Adieu, adieu, wintertime bleu(s)

On our drive back to small-town Cañon City from the scary-to-old-ladies enormous multi-cultural complexity known as Denver International Airport, my friend Jonna and I whiled away a bit of the time discussing the human condition (abysmal), the need for humans to jet around the world and the necessity of a place like DIA (abysmaler) and the airport itself (abymalest).

Then, that 15-minute conversational portion of the trip spent, we moved on to the weather. Snow and cold and crappy roads were covered in another 15 minutes; so we tackled current events (sequester and the Oscars are not as disparate as one might initially suppose). And then we began our reminiscing. Jonna and I go back, way back, to that mystical time of sixth grade and Mrs. Towns and the much-smaller-town of Lamar.

Keep in mind there was, in 1961, no acid rain, no Global Warming, no Three Mile Island. In Lamar, during the summer, it was safe to drink from the garden hose and stay out until the street lights came on. For those of you who might be whippersnappers in your 40s or 50s, you should know there was a time when it was actually safe to eat a Hills Bros. can full of dirt and or a Milk Bone dog biscuit on a dare. The soil was populated by ants rather than contaminated with heavy metals, and dog treats were made out of corn from the U.S. of A. instead of melamine from ports unknown.

Lamar’s winters were not particularly harsh, but still we would put on snow suits and mittens and hats all made of wool and heavy black rubber galoshes that buckled, and then, stiff-legged and lacking arm mobility, we would launch ourselves on Flexible Flyers from curb to curb across the street. Cars were so rare an occurrence that no one worried about a collision. When Penny Austin was home, we could use her driveway, which actually had a decent incline.

Jonna and I talked about all this, lingering on the memories of eating snow. Yes, Virginia, it was as safe to eat snow then as it was to eat dirt. See, in those days Siberian huskies wearing bandannas rather than collars did not outnumber the neighborhood kids. Small, yappy “gimmick dogs” (resembling my Yorkshire, I confess) had not yet been invented. “Yellow snow” was an uncoined phrase.

And in the 1950s and ‘60s we ate pristine snow by the mittenful. In fact we often chewed it right off our mittens after it had set up like white roofing tar. And by the way, if you’ve never sucked water out of a wet woolen mitten (which smells not unlike wet Siberian husky), you’ve missed a seminal moment.

But even more influential an event was everyone’s mother making Snow Ice Cream and we offspring eating it as though it was our last meal on this good earth.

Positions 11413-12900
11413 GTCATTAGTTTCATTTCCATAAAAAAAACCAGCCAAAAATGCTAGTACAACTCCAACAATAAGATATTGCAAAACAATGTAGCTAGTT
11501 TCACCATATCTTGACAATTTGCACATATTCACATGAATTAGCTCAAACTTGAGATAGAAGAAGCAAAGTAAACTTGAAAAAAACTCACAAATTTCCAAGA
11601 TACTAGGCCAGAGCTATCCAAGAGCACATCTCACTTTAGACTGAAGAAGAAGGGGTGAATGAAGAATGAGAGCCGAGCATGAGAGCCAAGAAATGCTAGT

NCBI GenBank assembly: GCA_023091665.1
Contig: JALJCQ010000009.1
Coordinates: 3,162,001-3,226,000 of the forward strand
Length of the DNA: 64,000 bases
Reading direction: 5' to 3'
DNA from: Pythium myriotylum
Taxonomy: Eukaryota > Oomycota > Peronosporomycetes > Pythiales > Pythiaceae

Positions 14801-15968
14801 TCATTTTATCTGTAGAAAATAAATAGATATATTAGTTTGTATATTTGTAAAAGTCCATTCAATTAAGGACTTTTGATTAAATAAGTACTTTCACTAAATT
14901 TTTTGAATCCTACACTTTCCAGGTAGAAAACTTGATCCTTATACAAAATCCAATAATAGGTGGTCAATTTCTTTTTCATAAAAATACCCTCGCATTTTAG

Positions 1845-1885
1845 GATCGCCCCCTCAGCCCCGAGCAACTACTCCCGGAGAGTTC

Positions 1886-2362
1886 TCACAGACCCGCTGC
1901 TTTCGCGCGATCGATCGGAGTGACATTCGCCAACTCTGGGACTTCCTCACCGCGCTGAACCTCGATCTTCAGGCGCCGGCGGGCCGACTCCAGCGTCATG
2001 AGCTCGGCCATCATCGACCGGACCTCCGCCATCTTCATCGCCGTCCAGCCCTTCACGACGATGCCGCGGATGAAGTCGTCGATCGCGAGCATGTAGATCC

The recipe? Oh, it was simple. Mom needed only her trusty Sunbeam mixer bowl of freshly fallen snow, a bit of milk and a bit of sugar. Stir, spoon and enjoy!

It was our task as kids to scoop up the snow, which we did gladly. And within minutes we would be eating our ice cream, drinking our hot chocolate with marshmallows and watching the big, fat flakes piling up in 31 flavors (vanilla, pancake syrup, brown sugar, strawberry Kool Aid, Bosco, marshmallow, raisin, cinnamon, etc.) right outside our door.

Fifty-plus years have come and gone since woolen mittens and Flexible Flyers. Another “you should know” is that the steering mechanism jammed if Flyer drivers (read: the Thomas kids) did not properly store the sled. The first run of the season would be a free-fall down Penny’s driveway and straight across the street toward the Hays’ house, where sled and rider would smack the curb with the force of a Titan missile. Sled would stop suddenly; rider would continue almost to the Hays’ front door. That I remember well.

But I also remember that once wintertime in Lamar was behind us, once the leaves had magically reappeared on the trees and the lilacs were in bloom – once the morning glories wound their way up the porch post – we would hear, off in the distance, the Siren’s song.

“Pop Goes the Weasel” could mean only one thing.

No threat. No sinister implications. No worry other than to have our nickels ready. It was summertime, and the Popsicle Man was out.

Winter bleus? Adieu, adieu! My dears, Cañon City has a cadre of trucks that play, among other catchy tunes, “Pop Goes the Weasel.” And guess what I do believe I heard last week…

Ecclesiastes 3:1-2 says, “To every thing there is a season, and a time to every purpose under the heaven: A time to be born, and a time to die; a time to plant, and a time to pluck up that which is planted…”

Life is good, the seasons are changing and old friends are a treasure. God is on His throne.

And after the last of the snow has melted, thank You, Lord, I can’t wait to take a long, cool drink out of the hose.


2 thoughts on “Adieu, adieu, wintertime bleu(s)

  1. Kathleen,

    I just found your blog through and enjoyed your crisp words of true reminiscence. You have a ‘way with words’, thank you for the trip down memory lane.

    I grew up through similar events of youth on the East Coast in mid-New Jersey. Childhood in America used to be filled with the same snow, freedoms and peace, no matter the state, I think.


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